The idea of participating in a ritual meal to remember covenants with a deity is thus not unique to the Nephites of AD 420 or the Latter-day Saints of AD 2014. Also, while it was Jesus that instituted the sacrament amongst the Nephites (cf. 3 Nephi 18), this idea of a ritual meal goes back much earlier.

Thursday, March 13, 2014

A Few Thoughts on the Relationship Between Faith and Reason

Elder John A. Widtsoe (1872–1952). Elder Widtsoe, an Apostle and a scientist, is a personal hero of mine for his example of one who could commingle faith and reason in a remarkable way.
[I wrote this paper for my history class as part of having recently read Milton Steinberg's excellent novel As a Driven Leaf. Some of my thoughts in this paper come from my article published a few years ago in Interpreter: A Journal of Mormon Scripture.]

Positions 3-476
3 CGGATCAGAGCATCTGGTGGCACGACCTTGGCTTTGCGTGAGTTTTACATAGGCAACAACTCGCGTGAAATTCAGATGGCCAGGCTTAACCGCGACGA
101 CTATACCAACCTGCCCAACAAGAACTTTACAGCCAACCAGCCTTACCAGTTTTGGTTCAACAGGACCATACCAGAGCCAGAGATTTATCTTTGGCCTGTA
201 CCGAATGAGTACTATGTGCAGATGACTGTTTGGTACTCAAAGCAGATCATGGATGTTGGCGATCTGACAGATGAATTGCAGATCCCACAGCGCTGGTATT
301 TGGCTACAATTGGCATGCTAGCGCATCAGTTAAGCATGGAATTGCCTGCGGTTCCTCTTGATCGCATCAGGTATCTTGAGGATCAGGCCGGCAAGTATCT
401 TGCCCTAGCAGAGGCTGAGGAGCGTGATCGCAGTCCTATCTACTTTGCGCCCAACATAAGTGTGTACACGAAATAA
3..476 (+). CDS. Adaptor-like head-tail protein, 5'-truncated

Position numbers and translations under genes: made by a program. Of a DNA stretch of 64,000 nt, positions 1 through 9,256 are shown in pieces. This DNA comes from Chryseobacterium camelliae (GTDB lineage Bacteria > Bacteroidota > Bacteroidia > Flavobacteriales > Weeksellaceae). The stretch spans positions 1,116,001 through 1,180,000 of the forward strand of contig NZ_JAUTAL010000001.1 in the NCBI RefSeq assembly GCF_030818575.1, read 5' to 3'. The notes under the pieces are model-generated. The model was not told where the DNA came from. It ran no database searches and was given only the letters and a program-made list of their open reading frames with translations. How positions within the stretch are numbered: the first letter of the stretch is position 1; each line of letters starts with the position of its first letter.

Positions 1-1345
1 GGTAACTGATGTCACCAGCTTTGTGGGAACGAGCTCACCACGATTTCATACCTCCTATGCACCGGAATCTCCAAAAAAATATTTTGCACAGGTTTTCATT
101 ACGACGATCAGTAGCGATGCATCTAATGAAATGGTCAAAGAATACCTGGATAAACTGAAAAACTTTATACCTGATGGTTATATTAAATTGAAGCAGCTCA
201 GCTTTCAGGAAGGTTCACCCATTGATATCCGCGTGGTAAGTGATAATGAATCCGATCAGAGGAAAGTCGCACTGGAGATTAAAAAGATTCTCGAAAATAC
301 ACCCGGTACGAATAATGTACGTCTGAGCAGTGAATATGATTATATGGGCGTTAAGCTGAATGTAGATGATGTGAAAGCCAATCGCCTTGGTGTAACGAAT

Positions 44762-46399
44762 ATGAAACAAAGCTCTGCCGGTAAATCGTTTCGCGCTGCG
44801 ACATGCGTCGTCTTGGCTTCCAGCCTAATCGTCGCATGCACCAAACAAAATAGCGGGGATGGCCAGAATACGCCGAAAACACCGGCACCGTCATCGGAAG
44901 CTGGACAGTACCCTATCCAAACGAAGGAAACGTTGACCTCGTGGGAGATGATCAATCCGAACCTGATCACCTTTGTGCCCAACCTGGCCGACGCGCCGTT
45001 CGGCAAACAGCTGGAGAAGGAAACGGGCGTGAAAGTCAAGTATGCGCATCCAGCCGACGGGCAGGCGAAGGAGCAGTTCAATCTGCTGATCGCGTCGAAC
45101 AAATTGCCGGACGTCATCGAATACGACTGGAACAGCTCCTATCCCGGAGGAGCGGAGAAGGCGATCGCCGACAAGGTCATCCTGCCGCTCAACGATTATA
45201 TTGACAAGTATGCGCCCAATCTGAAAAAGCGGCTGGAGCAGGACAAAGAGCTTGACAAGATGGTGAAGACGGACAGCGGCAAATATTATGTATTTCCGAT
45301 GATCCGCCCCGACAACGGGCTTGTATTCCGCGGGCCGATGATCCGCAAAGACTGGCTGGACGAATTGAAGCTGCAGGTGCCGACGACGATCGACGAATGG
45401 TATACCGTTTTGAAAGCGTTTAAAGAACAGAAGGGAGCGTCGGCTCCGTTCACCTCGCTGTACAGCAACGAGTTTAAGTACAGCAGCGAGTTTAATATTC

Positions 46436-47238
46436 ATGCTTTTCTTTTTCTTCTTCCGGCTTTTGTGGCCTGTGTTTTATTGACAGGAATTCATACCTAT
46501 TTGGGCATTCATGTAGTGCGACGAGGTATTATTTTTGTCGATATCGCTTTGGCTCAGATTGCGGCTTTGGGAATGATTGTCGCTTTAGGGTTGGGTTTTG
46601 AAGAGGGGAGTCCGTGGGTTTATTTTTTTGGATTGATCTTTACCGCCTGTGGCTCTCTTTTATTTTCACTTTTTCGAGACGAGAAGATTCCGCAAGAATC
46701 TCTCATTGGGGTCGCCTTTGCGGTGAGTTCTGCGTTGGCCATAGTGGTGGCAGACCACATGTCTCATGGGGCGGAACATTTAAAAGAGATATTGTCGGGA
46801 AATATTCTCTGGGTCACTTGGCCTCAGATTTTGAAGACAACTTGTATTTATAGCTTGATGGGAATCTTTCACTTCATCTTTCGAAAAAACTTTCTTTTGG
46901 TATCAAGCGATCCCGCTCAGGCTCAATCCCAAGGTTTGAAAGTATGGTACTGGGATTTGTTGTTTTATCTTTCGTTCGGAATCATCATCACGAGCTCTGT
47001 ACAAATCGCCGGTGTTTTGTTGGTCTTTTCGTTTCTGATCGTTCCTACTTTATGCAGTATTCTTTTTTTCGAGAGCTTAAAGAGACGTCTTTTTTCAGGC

At one point in his novel As a Driven Leaf, Milton Steinberg includes a discussion between Elisha, the protagonist of the novel, and his rhetoric instructor Antiphanes. Elisha is a disillusioned Jew who has turned to find meaning in Greek philosophy. At one point the discussion turns to the question of the relationship between faith and reason. A rueful Elisha explains to Antiphanes that he cannot go back to his Jewish belief. "Revelation must either be accepted or rejected," Elisha insists. "I had to choose between faith and reason. I have chosen the latter."[1] While this attitude may be prevalent amongst many, I will argue in this paper that from a Latter-day Saint perspective faith and reason are not adversarial with each other.